Ebenezer Elliott

Anonymous, in Review of Elliott, Corn-Law Rhymes; The Athenaeum (11 June 1831) 371.

We are now amused and angry at the bare idea of bringing forward Robert Burns as 'the Ayrshire ploughman': he would have been a prodigy as a king's son. Only two others, who have since fought their way upwards, leave anything of the same impression on the mind, or induce the same entire forgetfulness of difficulties overcome. They are the only representatives of Burns; and who, without exciting derision, could place Allan Cunningham, or James Hogg, on the list of "uneducated poets" — on any other list than of the men who have forgotten more than most of their neighbours ever knew? Brave and brilliant has been th career of the distinguished man first alluded to; and if the course of the latter is less smooth, the cloud rests neither on his genius nor his fame — we lament it should upon his circumstances. To the three names already enumerated, we now add "the Sheffield Mechanic;" and say, in brief phrase, that, from the specimen of his powers now before us, it will be his own fault, and that fault will be perverseness, if he does not win his own place in literature, and keep it. His "Corn Law Rhymes," — a mere twopenny pamphlet, — are conceived in the hottest strain of radicalism, and give us an idea that a revolutionary tribunal and a reign of terror — a avatar of plague, pestilence, and famine — would be considered "quite refreshing." So much for his politics. Of his poetry, we do not scruple to assert, that it contains more bold, vigorous, sculptured, and correct versification, greater grasp of mind, and apposite while daring fancy, than could be distilled from all the volumes of all the prodigies that ever were brought out. The Westminster Review has eulogized Tennyson as the future poet of the day: the Sheffield Mechanic is more decidedly original in his manner; and he writes his own language fifty times better than most of our picked authors, with more power free of pretence, and with more harmony devoid of unmeaning variations. We are not now speaking of his sentiments; — but we give the following from a strangely fierce thing called "the Black-Hole of Calcutta," and say, that it reminds us of Coleridge's "Fire, Famine, and Slaughter."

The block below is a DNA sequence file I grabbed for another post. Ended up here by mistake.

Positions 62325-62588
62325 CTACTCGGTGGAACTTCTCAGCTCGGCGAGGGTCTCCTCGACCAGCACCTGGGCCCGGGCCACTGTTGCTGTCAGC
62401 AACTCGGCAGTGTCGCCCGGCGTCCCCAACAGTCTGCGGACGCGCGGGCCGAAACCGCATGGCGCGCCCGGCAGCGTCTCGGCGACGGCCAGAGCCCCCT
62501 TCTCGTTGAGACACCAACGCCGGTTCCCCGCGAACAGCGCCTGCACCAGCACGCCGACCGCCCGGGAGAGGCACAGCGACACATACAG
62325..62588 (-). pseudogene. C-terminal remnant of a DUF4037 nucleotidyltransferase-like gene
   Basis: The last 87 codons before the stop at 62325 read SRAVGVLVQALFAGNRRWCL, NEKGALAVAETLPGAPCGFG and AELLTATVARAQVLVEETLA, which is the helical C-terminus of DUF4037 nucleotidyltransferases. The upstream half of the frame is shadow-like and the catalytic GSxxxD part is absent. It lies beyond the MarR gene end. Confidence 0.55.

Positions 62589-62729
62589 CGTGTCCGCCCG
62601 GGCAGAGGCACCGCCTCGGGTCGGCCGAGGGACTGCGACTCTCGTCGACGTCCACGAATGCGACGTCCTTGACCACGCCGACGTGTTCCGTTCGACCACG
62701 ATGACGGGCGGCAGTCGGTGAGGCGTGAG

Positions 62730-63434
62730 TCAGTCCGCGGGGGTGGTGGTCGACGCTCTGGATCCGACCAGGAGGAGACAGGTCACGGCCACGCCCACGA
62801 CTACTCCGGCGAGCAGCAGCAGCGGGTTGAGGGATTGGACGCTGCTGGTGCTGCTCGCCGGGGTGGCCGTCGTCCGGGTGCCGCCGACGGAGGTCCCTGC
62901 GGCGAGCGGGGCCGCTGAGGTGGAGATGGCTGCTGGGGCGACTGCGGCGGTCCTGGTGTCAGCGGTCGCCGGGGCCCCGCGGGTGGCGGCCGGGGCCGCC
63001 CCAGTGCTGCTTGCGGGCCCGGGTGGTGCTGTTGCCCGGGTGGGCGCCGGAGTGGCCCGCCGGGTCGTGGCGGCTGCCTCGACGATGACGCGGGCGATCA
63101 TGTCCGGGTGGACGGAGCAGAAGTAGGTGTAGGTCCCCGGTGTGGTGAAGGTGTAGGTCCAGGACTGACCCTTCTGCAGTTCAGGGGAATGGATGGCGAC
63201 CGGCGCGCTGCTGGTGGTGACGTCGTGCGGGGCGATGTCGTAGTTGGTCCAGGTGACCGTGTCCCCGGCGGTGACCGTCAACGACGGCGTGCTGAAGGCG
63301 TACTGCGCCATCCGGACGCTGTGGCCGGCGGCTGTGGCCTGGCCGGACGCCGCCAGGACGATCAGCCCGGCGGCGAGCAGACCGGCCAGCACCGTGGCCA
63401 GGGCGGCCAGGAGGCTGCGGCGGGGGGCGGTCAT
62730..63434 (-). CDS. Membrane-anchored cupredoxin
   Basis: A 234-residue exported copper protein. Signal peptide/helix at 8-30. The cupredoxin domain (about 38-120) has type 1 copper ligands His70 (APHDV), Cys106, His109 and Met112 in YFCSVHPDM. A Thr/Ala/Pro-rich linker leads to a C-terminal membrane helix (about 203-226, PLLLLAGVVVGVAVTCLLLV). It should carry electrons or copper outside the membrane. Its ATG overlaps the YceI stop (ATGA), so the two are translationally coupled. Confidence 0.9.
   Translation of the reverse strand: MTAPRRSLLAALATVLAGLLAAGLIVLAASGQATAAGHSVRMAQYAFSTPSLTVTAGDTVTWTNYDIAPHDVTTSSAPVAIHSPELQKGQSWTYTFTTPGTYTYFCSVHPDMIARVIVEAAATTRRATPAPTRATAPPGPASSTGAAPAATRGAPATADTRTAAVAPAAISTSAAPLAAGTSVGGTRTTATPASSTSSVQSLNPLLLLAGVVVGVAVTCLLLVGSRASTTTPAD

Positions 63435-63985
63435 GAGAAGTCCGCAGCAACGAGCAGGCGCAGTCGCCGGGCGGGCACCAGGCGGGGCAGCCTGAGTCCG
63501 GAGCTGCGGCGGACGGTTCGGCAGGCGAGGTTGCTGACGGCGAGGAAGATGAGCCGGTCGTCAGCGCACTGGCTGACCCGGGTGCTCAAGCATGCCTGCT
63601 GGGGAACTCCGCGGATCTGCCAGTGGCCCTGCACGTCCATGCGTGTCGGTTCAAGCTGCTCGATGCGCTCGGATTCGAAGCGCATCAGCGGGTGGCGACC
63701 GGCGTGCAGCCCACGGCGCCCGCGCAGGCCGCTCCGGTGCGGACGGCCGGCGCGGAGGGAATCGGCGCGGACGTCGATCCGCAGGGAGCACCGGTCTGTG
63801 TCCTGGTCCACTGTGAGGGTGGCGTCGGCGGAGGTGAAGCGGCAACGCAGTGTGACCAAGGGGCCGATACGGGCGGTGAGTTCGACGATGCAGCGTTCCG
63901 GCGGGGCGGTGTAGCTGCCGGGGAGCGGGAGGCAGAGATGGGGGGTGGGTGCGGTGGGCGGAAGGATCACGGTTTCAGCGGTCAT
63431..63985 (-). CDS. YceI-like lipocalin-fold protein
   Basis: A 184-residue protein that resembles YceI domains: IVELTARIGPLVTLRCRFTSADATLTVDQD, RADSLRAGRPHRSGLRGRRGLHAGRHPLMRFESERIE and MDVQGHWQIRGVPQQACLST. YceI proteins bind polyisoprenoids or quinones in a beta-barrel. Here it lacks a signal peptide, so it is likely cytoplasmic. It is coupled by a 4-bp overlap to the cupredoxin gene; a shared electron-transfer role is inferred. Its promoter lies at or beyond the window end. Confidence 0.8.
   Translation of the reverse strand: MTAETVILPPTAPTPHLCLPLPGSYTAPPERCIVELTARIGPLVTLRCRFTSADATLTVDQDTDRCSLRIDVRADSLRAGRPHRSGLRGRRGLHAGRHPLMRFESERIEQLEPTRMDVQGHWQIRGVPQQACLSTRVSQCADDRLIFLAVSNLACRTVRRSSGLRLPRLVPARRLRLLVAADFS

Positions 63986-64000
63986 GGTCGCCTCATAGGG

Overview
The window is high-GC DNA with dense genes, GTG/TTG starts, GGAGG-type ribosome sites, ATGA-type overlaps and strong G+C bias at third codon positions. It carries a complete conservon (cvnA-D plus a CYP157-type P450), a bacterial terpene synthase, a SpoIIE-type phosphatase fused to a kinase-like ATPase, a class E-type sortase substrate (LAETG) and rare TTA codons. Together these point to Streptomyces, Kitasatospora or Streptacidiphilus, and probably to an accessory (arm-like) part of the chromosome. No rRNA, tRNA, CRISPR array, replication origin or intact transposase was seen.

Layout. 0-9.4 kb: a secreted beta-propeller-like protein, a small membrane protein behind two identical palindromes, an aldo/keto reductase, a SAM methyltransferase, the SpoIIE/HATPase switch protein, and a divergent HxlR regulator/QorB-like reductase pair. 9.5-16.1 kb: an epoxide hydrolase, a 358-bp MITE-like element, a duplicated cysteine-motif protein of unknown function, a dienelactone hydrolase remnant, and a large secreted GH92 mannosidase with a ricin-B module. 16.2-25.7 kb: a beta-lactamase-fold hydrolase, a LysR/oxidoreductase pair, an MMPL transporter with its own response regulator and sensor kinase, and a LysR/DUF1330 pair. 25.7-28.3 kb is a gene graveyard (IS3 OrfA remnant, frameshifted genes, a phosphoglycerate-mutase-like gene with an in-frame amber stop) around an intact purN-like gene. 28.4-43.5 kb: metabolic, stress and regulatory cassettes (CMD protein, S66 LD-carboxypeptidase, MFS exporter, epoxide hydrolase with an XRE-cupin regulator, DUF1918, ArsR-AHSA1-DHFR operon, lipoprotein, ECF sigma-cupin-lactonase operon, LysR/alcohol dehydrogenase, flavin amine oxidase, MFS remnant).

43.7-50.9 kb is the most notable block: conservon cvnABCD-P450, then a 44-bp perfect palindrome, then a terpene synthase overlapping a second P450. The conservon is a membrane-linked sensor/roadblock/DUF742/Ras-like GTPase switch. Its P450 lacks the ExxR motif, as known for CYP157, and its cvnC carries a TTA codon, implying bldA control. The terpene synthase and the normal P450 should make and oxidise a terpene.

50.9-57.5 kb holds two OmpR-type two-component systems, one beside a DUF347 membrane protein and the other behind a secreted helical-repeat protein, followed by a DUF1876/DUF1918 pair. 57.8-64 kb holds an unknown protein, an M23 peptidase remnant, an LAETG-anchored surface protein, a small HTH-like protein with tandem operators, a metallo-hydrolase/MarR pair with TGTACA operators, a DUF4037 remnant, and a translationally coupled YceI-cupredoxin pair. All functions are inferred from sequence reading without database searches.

What for Saxon, Frank, and Hun,
What hath England's bread tax done!
Ask the ruin it hath made,
Ask of bread-tax ruin'd trade;
Ask the struggle and the groan
For the shadow of a bone;
Like a strife of life for life,
Hand to hand, and knife to knife....